10. how far, to what distance, extent, or degree: She didn't know how far they had gone in the mathematics text. How far do you think they can be trusted?
  11. on the far side of. side1(def 26).
  12. so far,
    1. up to now: So far, I've had no reply to my request.
    2. up to a certain point or extent: We were able to plan only so far because of various factors beyond our control.
  13. so far so good, succeeding or managing adequately to this point; doing well thus far: The work is difficult, but so far so good.
  14. the far side. side1(def 29).
  15. thus far,
    1. up to the present; up to now: We have met no resistance to our plan thus far.
    2. to a particular degree, point, or extent: When you get thus far in the experiment, consult with the professor.
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Origin of far

before 900; Middle English far, fer, Old English feorr; cognate with Old High German ferr, Old Norse fjar, Gothic fairra; akin to German fern far, Latin porrō forward, further
Related formsfar·ness, nouno·ver·far, adverb, adjective
Can be confusedfair far fare

Usage note

See as1, farther.
Dictionary.com Unabridged Based on the Random House Unabridged Dictionary, © Random House, Inc. 2018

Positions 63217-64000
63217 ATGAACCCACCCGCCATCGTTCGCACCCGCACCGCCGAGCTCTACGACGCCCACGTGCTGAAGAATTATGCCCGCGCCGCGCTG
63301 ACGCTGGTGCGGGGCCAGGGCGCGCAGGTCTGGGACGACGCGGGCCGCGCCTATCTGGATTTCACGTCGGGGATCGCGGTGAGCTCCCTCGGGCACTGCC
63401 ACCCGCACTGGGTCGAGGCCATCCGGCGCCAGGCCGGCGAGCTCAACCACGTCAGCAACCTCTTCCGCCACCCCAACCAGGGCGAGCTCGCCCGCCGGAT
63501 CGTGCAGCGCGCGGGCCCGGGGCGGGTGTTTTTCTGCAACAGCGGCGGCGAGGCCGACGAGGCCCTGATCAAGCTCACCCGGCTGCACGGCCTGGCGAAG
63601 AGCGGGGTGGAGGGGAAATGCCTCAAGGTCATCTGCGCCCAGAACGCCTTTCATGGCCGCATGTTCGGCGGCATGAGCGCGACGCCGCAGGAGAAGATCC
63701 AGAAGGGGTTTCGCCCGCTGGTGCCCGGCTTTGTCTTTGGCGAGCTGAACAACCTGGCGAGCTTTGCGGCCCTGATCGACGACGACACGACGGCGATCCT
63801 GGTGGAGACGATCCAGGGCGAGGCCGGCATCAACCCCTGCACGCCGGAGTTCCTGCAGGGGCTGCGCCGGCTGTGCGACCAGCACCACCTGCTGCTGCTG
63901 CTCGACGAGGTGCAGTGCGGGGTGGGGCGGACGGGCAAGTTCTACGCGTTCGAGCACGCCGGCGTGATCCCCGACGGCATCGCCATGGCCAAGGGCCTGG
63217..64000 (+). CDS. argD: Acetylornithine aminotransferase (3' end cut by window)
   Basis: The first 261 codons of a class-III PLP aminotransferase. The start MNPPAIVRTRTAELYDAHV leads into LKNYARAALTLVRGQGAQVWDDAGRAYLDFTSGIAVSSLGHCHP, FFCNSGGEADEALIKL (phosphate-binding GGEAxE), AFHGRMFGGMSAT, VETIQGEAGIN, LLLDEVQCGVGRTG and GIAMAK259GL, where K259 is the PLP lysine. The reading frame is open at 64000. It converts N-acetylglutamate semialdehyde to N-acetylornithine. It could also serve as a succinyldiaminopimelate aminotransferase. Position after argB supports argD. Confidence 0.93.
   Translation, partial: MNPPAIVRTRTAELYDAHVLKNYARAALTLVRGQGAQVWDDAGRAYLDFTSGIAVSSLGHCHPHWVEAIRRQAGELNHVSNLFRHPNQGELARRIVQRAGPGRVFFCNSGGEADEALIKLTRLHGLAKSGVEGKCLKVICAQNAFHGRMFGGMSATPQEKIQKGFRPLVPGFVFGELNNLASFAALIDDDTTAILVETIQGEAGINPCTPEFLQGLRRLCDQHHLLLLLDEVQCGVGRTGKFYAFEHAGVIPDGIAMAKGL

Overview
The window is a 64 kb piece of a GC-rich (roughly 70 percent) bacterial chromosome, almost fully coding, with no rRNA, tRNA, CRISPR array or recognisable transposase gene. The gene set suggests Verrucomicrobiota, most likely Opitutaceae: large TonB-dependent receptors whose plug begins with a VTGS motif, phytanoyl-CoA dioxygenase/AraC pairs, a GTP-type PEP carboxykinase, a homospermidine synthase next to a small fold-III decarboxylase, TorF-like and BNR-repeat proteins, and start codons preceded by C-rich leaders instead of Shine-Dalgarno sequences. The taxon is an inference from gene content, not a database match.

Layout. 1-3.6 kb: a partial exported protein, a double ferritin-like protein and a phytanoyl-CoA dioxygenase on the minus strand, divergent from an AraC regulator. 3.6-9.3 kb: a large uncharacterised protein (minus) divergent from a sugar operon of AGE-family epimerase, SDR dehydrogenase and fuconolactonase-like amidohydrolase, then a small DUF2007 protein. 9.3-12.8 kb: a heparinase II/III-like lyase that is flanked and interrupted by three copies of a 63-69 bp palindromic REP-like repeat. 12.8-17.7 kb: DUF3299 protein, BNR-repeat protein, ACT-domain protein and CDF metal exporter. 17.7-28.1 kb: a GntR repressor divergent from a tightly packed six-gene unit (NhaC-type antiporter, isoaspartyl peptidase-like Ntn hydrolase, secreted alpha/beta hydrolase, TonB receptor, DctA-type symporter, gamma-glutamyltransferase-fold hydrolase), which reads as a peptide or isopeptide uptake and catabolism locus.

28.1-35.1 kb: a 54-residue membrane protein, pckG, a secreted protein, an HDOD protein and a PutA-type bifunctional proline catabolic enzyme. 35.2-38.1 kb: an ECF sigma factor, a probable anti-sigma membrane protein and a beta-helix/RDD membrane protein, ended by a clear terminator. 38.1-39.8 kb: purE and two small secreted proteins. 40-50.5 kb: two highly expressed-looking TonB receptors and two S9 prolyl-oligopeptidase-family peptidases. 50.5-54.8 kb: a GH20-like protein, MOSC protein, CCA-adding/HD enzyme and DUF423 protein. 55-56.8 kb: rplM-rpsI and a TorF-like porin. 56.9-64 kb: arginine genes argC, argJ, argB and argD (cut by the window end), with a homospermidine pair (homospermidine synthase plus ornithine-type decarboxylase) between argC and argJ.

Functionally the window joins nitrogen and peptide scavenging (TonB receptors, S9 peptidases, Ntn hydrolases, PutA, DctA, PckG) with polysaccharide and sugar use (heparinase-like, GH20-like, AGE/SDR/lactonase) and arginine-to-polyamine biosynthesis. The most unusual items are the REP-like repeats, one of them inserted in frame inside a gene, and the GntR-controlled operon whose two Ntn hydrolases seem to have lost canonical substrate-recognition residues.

Examples from the Web for farthest

Historical Examples

  • Farthest to the left were the traces of the savage who wore the patched moccasin.

    Burl

    Morrison Heady

  • So after all it has come about that the message of the Farthest Lantern is never written at all.

  • The inspiration of the Farthest North for a brief time thrilled me.

    My Attainment of the Pole

    Frederick A. Cook

  • Farthest away, at the other end of the row of iron cells, is Number Eight.

    Within Prison Walls

    Thomas Mott Osborne

  • It was our "Farthest North" for one thing, our deepest point in the wilderness.

    The Tent Dwellers

    Albert Bigelow Paine


British Dictionary definitions for farthest

farthest

adverb
  1. to or at the greatest distance in space or time
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adjective
  1. most distant in space or time
  2. most extended
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Word Origin

C14 ferthest, from ferther further

far

adverb farther, further, farthest or furthest
  1. at, to, or from a great distance
  2. at or to a remote timefar in the future
  3. to a considerable degree; very mucha far better plan
  4. as far as